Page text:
Development like this, in the transit rich, dense, urban neighborhood of Lincoln Park in Chicago. Even in dense cities, retailers insist on providing enough parking to “access” their stores. (Photo credit: YoChicago via flickr)

Retailers, particularly of the big box and other large format varieties, often won’t build in town without sufficient parking. When I was in grad school, the adjunct professor for my land use planning course told us that when Chicago was first redeveloping the North/Clybourn corridor from industrial uses to retail, the city wanted far less parking than is currently there. However, the developers balked, insisting that they needed the parking so that customers could access their stores. Of course, there was already 3 bus lines and the CTA Red Line station right there.

As a transportation planner, I appreciate that Barro is trying to explain the nexus between transportation and land use. Land uses drive transportation decisions of whether to take mass transit or cars. But so do a lot of factors beyond just the zoning code and minimum parking requirements.

CDOT Plan: Reaction

The Chicago Department of Transportation just released its Chicago Forward Action Agenda, which is the department’s strategic plan. You can read a good summary of it over at Grid Chicago and the full plan is available here. The plan has six elements. Here is my immediate reaction to the plan.


  • Eliminate all pedestrian, bicycle and overall traffic fatalities within 10 years.

I agree that traffic fatalities can be reduced and/or prevent through structural and design changes, but I think only to a point. We can’t control driver behavior. While this is a laudable goal, I don’t see funding to implement the changes that CDOT’s studies may suggest. Definitely not over 10 years. I do, however, appreciate additional study that could lead to small, but immediate safety improvements, particularly for bicyclists and pedestrians.

  • Reduce pedestrian and bicycle crash injuries, each by 50% within 5 years.

Another laudable goal, but what I’d like to have seen in the actions list is (and perhaps this falls under the Complete Streets policy) a re-engineering of the roads to slow down traffic. This could be accomplished through technology like speed cameras, but also through road diets and lane width shrinkage.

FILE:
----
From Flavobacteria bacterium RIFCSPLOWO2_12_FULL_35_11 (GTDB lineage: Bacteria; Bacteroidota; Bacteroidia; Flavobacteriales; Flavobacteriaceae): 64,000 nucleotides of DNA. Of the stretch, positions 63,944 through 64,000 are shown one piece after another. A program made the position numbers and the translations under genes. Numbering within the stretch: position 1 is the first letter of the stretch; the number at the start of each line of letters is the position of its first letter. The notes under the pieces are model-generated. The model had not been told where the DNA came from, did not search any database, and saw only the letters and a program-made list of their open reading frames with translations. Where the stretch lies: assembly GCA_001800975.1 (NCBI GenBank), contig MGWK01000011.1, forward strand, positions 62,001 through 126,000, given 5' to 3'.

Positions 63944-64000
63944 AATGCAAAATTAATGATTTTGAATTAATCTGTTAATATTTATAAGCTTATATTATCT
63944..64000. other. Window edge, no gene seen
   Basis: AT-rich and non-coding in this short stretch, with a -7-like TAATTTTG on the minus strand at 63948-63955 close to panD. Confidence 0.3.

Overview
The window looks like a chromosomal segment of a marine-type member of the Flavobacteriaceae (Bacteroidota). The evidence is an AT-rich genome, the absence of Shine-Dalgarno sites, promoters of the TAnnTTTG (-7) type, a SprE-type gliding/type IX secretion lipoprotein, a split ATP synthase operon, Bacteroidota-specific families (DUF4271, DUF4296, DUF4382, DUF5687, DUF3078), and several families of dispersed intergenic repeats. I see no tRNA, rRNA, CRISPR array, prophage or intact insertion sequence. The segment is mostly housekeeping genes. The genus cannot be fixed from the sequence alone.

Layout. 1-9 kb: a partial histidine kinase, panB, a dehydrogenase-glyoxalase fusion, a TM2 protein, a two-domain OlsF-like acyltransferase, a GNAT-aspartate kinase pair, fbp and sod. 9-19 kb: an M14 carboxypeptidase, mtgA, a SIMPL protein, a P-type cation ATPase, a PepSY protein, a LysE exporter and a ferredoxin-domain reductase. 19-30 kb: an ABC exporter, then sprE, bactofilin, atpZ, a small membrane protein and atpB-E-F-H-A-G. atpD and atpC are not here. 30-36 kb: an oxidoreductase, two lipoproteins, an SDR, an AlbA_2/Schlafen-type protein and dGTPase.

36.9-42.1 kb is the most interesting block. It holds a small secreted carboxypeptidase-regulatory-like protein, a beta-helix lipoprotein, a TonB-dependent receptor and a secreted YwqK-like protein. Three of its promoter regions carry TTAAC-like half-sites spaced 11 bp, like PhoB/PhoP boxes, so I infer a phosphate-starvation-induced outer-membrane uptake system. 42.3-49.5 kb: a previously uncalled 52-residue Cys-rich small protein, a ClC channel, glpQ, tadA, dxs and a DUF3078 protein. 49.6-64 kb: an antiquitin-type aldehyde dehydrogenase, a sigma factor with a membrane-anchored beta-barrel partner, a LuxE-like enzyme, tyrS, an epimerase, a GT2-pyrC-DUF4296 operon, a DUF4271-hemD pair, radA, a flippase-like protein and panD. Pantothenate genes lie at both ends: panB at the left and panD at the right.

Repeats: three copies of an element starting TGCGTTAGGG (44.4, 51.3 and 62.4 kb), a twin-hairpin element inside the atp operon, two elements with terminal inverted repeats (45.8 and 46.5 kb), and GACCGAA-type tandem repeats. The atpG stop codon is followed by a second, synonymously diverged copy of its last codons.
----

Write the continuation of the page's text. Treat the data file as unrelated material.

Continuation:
Rebuild and Renew

One area that is missing, and kudos for Grid Chicago for asking Gabe Klein about this, is partnerships with the other transit agencies besides CTA. And while I accept that CTA and CDOT have close working relationships for historic, political and practical reasons, the CTA is not the only mode of public transportation in the city. I’d love to see the city partner to improve commuter rail stations, both downtown and in the neighborhoods in as meaningful a partnership as the City has with CTA.

Choices for Chicago

I cannot emphasize enough how happy I am to read that the car “should be a choice, not a requirement.” This is true multimodal thinking! Let’s hope that the plan does not do anything to make it easier to drive in Chicago. It is already easy enough. While not the purview of CDOT’s silo, I would have loved to see an action item stating that CDOT would work with the Department of Housing and Economic Development  on land use and zoning issues that would support transit and bike/pedestrian modes better.


The environmental value of a tree. Source: CDOT

One of the coolest things that I’ve seen around downtown, highlighted in this plan, is the GreenStreets campaign, where the trees have “price tags” that illustrate the environmental value of the tree.

Fueling Our Economy

I think the very first performance measure, to increase activity, sales revenue, and occupancy rates in neighborhood commercial districts, is a fantastic example of breaking out of the silo. This is a problem that will have to be addressed city-wide through multiple agencies. Recognizing that streets can “add value”  to the neighborhoods means that you begin looking at streets in “complete” terms, as in how can a street serve multiple modes simultaneously?

This is it, for now. I’m happy to see CDOT embark on a strategic plan with a clear vision for what Chicago should be. I cast a critical planners eye, but I hope to convey that this is, however imperfect, a wonderful product. Now let’s see the implementation plan.